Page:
Blackberry has bounced back and it’s not what we expected

AJ Recella
AJ Recella September 29, 2017
Updated 2017/10/20 at 8:15 AM
Blackberry has bounced back and it's not what we expected
Blackberry has bounced back and it's not what we expected

Famously known for their QWERTY keypad, Blackberry has made a name for itself back in the early 2000’s and was once the King of Business Phones for professionals who wanted to be taken seriously. In 2003 when the smartphones were introduced, Blackberry was overthrown by Android and Apple and well… that escalated quickly.

“RIM was the leading mobile Smartphone operating system in the U.S. in December 2009 with 41.6 percent share of U.S. Smartphone devices.” Data from

blackberry unit in hand

Blackberry, formerly known as Research in Motion back in the older days on the smartphone platform market share, has fallen from $230 to less than $9 and has continuously dropped since then.

Today, Blackberry has recovered from its downfall and is now, as they say, making a comeback under the management of CEO John Chen. Redefining the company, John Chen used its sales from the boom of Blackberry handsets to invest in a new venture aside from hardware business. Years later after draining on the lead, Blackberry has been dialing up to something new- and apparently, very useful nowadays.

Approaching as a software company, Blackberry is focusing on security products and infotainment software in the automotive world. Customers include Ford, Toyota, Fiat Chrysler, GM and Honda. Adding to the list, Blackberry has recently signed its partnership with auto parts company, Delphi.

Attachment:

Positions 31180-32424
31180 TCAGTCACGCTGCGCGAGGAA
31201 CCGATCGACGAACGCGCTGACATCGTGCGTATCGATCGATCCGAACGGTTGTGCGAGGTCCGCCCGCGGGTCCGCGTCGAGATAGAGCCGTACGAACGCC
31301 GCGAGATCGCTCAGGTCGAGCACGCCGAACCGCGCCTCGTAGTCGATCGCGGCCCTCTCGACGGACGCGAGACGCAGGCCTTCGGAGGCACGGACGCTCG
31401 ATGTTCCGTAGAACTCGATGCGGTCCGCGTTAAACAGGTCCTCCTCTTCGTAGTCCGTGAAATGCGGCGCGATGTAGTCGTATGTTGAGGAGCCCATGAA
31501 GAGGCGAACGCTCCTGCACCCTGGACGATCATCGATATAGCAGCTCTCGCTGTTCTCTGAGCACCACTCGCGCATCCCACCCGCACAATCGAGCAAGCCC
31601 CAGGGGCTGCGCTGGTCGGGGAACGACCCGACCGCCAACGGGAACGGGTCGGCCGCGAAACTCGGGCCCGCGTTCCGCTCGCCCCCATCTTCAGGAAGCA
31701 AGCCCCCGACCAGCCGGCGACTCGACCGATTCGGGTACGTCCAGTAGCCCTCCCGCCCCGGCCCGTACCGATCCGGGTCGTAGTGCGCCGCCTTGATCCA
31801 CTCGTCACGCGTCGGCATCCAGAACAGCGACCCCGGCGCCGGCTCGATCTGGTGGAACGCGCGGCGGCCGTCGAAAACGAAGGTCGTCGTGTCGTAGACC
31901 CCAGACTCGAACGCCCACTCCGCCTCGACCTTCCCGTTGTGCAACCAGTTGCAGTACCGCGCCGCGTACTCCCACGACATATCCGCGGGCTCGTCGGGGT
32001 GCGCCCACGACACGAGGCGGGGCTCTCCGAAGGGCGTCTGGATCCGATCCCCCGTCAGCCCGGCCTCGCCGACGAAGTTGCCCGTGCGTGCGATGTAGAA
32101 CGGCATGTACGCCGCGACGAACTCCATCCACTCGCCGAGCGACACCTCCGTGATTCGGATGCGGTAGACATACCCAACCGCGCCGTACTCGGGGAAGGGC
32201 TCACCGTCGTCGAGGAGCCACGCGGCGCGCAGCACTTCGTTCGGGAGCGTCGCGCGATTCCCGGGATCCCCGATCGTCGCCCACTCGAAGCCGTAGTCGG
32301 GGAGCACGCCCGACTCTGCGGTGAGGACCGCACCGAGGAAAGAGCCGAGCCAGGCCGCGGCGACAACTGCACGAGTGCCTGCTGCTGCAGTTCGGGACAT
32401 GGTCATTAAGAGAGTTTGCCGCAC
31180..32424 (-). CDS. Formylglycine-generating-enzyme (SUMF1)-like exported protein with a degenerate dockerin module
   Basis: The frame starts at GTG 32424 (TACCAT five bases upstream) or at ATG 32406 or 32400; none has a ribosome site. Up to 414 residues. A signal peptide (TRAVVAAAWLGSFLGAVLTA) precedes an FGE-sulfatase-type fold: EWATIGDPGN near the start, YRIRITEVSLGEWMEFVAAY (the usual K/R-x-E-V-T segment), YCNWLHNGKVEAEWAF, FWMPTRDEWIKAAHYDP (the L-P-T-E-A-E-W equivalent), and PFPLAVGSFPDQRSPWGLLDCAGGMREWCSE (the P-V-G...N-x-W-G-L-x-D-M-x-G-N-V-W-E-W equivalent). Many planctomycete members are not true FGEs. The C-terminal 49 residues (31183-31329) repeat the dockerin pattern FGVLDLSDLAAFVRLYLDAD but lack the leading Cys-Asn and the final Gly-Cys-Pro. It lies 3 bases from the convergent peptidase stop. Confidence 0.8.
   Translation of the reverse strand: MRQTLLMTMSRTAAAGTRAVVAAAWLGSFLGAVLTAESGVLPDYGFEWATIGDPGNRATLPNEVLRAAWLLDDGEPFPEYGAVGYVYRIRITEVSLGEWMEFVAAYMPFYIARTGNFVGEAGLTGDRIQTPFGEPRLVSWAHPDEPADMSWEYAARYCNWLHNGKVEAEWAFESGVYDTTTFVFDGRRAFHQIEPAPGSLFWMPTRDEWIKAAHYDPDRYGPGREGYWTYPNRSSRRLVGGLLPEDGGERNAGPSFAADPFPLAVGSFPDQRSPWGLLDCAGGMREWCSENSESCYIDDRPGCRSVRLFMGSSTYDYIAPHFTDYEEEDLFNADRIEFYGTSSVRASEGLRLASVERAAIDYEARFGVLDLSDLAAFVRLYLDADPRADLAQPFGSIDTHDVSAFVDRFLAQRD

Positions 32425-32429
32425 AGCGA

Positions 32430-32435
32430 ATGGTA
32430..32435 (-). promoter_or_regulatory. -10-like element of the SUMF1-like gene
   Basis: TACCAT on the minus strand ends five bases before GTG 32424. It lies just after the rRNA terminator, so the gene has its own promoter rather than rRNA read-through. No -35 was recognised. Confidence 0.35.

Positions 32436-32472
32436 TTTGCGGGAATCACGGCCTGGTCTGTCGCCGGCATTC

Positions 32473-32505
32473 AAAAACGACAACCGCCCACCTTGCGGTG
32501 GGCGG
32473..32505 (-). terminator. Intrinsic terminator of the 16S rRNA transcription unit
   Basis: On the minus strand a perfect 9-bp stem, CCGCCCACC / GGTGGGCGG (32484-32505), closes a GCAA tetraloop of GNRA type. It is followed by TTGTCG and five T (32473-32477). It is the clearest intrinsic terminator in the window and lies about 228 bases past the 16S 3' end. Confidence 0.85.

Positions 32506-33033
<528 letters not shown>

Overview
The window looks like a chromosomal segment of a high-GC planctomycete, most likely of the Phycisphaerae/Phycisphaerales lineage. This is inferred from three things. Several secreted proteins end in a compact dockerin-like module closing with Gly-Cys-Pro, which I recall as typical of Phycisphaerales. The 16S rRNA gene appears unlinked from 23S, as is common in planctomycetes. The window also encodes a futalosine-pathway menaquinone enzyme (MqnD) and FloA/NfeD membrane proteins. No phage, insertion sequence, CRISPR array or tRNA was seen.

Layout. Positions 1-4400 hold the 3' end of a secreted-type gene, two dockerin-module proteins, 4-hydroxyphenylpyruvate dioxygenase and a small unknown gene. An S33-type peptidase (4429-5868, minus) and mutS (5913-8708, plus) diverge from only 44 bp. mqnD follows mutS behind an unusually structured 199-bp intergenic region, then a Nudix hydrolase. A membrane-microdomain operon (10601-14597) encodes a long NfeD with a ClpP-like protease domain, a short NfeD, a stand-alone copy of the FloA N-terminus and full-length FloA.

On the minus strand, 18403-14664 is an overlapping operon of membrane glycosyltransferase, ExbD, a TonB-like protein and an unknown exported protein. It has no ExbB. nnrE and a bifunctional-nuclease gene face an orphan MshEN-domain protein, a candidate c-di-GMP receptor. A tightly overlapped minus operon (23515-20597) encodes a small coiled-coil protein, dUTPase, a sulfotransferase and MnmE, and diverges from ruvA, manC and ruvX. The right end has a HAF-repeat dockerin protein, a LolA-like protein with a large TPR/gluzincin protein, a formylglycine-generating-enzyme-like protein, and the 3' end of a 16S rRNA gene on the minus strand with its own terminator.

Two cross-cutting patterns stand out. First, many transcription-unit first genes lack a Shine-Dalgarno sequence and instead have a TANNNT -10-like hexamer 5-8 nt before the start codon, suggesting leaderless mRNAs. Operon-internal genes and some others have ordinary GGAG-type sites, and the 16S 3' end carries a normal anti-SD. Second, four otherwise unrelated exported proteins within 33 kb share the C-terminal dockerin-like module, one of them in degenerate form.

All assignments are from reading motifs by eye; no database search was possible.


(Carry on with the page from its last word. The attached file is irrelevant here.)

blackberry software in car

“The company reported revenue of $249 million, which shattered analyst’s expectations of $220 million, according to published reports. The surge was led by record software revenue, which came in at $996 million, a year-over-year increase of 26 percent. The company also reported record gross margins of 76 percent up from 67% last quarter and 62% a year ago.” From

Blackberry’s future is now as loud as the sound when typing on their QWERTY keyboard and last man standing with its old pals, Nokia and Motorola. Blackberry is now the only phone among the big three which was not bought by another big tech companies.

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